For you readers you here in Atlanta, those in Macon, Gainesville, Savannah, Athens, and Valdosta in Georgia, and others around the country who know I handle federal criminal cases just about everywhere, this is a post about the sometimes dreaded and often misunderstood “sentencing hearing” in federal criminal cases. I am working on a few this afternoon, and wanted to discuss four pitfalls, and some tips, to make the process go more smoothly for the client and the attorney.
A Judge’s clerk will set the date for the sentencing hearing when the client pleads guilty, or in the unfortunate situation where the clerk reads the dreaded one-word jury verdict (“guilty” instead of the happier sounds of the two-word “not guilty”). This is generally 2-3 months down the road. Pitfall Number One: remind the client that he or she must still be on their best behavior, no matter how down or depressed is the client after pleading or being found guilty. The key is to arrive at sentencing with a life that is worth living, so the attorney has a story to tell and why the sentence should be the shortest interruption possible for that client’s life.
Next comes the interview with the U.S. Probation Officer (the “PO”) who has the task of researching and then writing the Presentence Investigation Report (the “PSR” in our lingo). Pitfall Number Two: please, please, please, I never again want to hear about an attorney who lets his or her client attend this interview alone. Tip: experienced federal criminal defense attorneys have been through dozens (or if the lawyer has done this as long as me, several hundred) of these interviews. Experienced federal criminal defense attorneys know what to expect, and we spend a significant amount of time prepping the client to avoid mistakes when communicating with the PO. The biggest problem the client can make is to lie when speaking with the PO, so prep to avoid any of that.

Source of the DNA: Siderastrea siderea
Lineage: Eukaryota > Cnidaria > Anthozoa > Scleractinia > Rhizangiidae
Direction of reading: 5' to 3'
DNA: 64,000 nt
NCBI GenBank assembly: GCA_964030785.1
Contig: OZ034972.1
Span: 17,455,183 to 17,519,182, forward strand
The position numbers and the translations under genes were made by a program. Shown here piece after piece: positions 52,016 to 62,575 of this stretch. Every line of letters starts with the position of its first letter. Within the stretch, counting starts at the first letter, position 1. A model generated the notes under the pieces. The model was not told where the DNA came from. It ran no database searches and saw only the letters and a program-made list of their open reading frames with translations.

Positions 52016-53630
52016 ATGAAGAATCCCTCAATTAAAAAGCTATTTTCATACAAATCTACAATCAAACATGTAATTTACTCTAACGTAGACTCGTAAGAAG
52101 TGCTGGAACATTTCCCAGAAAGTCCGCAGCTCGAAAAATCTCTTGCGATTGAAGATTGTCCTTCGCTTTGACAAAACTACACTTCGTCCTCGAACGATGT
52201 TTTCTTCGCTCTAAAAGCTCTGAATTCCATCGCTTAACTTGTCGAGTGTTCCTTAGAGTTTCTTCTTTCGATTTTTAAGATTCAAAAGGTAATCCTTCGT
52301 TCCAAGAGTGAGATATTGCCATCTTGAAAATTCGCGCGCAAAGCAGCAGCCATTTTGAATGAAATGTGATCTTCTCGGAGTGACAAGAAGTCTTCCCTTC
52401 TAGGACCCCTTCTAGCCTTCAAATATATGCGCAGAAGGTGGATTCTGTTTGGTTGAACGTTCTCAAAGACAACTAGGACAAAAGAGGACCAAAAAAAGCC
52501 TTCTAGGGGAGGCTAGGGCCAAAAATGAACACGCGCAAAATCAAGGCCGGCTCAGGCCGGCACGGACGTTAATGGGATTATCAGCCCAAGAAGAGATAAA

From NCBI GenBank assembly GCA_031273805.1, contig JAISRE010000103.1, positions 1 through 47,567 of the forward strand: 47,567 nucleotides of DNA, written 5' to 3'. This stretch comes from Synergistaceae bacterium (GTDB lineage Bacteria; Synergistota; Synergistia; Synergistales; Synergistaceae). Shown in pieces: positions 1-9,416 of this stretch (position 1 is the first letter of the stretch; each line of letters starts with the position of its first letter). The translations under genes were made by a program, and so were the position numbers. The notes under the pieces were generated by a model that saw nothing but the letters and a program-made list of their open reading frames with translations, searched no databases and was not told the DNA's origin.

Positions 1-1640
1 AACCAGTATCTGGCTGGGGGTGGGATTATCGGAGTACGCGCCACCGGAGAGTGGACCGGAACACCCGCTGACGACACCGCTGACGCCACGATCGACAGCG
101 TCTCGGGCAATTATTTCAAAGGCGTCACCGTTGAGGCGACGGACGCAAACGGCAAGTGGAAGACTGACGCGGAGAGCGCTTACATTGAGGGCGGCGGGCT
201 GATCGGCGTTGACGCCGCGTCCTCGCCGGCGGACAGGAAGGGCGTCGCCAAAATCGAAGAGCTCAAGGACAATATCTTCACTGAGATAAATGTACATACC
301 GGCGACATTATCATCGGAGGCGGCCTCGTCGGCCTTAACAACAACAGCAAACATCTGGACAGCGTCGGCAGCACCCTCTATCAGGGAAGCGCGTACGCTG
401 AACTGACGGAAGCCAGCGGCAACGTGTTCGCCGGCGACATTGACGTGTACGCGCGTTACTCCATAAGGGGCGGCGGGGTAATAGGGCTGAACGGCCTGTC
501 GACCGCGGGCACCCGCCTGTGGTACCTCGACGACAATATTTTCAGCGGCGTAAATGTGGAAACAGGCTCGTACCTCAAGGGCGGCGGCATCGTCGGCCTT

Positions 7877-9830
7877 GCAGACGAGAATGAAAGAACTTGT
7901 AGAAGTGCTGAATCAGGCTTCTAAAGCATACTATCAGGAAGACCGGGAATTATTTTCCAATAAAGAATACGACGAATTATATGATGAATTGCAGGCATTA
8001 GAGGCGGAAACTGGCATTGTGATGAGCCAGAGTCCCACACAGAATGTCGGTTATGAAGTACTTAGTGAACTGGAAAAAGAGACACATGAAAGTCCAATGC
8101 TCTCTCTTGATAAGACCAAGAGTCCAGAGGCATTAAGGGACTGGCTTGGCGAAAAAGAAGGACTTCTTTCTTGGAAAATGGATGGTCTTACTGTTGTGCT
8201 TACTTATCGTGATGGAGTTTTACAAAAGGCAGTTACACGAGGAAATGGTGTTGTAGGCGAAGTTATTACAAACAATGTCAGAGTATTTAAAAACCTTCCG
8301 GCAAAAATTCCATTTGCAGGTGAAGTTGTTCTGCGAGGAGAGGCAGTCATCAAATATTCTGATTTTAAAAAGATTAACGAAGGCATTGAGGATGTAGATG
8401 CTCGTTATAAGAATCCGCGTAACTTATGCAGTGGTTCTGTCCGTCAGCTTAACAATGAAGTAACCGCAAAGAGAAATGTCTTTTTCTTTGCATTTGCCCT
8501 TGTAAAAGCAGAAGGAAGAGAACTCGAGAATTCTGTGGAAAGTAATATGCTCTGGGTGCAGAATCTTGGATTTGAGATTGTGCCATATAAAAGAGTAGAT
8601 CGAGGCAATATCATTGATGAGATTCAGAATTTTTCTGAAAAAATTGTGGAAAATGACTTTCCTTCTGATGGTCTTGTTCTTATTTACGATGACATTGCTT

The PSR gets released to both sides, and here is Pitfall Number Three. Too many lawyers (often at the urging of the client) want to fight every word, every comma, and each aspect of the Sentencing Guidelines discussed in the PSR. Don’t get me wrong, keep fighting, but over the years I get better results focusing on the issues we truly have a chance of winning. In other words, the tip for handling objections to the PSR is to go after the portions that can really make a difference, and jettison objections that are more peripheral.
Next comes the Sentencing Memo that we try to file in every case. The PSR is written by a government employee, no matter how objective and well-meaning the PO is who created that document. I want the Judge to see an evaluation of the case written from the defense perspective. We file these to, in the immortal words of the Johnny Mercer song, “Accentuate the Positive.” We want the Judge to hear the good things about the client, his or her future prospects, and why the sentence should be the most lenient possible under the circumstances. This brings us to Pitfall Number Four: this is NOT the place to re-fight the issues at trial or how the prosecutor brought unfair charges against the client. Judges tend to remind lawyers the client already pled or was found guilty, so the lawyer loses a lot of credibility when re-arguing the case at the sentencing hearing.
The best tip for getting through the sentencing hearing is to have a lawyer that is highly experienced in such matters, or who is smart enough to consult with others who are. Good luck to all clients and lawyers facing these in the future.